This is an updated version of a piece that originally ran our 2017/18 Annual Report.
Guest Contributor: Mak Abdel-Hai; FSA Member; Visual Effects & Motion Graphics Instructor; Digital Arts, BCIT School of Business + Media
You might not know that many instructors at BCIT lack job security and are forced to accept a two-tier system, without an end in sight, in which they have lesser rights, despite making the same contributions. I was locked in that situation for nineteen years.
It was October 1999 when I walked into a classroom to teach my first Part-Time Studies (PTS) class. It was part of a pilot program in the new field of Digital Media. Fast forward to March 2018 when I finally became regularized as a full-time instructor at BCIT.
During those nineteen years, I taught mostly within full-time programs and was expected to be available during weekdays, evenings, sometimes weekends, all year, no summer or spring breaks, without any of the teaching hours accumulating towards placement at a higher pay-scale, and without any established seniority within a department. Initially, my colleagues and I were told that since these programs are new, BCIT can’t guarantee they’ll keep running, and thus we will be hired as Part-Time Studies instructors.
Yet years went by while we, all still PTS instructors, took part in building one new program after the other, culminating in the establishment of the Department of Digital Arts. It includes five full-time programs with hundreds of enrolled students, coming from all over Canada and the world. We took part in securing BCIT’s success, but we were all still PTS instructors.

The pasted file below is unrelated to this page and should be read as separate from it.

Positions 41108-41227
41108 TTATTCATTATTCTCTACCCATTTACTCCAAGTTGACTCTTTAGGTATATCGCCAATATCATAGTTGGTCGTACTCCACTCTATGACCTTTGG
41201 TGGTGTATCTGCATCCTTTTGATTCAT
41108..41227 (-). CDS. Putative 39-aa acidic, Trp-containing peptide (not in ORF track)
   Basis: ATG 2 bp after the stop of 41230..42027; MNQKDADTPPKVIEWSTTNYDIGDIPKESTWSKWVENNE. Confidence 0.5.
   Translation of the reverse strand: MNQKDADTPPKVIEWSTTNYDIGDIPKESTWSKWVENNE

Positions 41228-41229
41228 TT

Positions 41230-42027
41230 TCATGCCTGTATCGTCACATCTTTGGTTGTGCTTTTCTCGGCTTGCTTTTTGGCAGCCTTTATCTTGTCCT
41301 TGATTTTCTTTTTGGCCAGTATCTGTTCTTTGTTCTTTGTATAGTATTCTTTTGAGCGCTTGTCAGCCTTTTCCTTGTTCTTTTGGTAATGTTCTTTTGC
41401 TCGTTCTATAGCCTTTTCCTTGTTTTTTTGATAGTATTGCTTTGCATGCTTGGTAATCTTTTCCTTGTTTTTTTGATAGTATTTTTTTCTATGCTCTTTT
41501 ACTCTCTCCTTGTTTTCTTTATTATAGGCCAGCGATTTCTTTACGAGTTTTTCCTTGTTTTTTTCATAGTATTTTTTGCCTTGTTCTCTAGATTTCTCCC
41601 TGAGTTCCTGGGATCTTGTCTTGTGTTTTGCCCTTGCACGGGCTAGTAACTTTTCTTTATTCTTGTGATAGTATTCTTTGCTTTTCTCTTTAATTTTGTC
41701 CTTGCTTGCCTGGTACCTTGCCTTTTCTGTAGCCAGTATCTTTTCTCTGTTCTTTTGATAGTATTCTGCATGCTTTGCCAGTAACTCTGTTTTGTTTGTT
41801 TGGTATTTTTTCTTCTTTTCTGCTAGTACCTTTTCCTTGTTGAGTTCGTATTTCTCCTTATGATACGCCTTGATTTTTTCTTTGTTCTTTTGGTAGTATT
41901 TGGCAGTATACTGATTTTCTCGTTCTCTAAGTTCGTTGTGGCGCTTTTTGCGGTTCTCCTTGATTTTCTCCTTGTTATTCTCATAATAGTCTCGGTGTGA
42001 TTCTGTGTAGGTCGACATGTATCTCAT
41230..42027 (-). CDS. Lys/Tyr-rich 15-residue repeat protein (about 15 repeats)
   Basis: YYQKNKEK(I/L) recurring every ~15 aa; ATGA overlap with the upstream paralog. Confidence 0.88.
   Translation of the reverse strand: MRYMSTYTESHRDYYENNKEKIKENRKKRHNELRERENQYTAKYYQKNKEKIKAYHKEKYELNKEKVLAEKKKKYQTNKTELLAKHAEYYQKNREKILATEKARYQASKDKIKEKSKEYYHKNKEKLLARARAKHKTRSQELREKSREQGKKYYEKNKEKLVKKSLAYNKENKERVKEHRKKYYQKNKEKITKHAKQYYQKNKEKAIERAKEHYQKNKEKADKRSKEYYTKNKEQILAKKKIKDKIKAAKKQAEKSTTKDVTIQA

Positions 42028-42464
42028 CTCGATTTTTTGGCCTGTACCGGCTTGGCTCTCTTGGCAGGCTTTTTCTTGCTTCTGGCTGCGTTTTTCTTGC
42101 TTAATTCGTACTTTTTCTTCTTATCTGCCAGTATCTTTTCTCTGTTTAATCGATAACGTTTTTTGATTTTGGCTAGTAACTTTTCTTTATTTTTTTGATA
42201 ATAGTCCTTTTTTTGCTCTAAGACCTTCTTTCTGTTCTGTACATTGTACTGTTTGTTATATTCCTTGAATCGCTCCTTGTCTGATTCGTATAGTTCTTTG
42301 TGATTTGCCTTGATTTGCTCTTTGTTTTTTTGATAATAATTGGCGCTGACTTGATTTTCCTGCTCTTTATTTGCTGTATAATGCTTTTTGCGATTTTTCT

Things changed when I consulted heavily with the FSA. I got immense support from Heather Neun, Christine Nagy, and many others who worked diligently to understand and then untangle the complex web of loopholes used to keep myself and others locked in such a position. Ultimately, a change in management’s approach occurred and they saw how this PTS label was not beneficial for our Department or students. For the past two years, I’ve been regularized, yet many others in some programs at BCIT still live the same reality I lived for years.
It boils down to a simple question: Do you believe it is fair to give different rights to employees who make the same contributions year after year? I don’t.Leave a reply →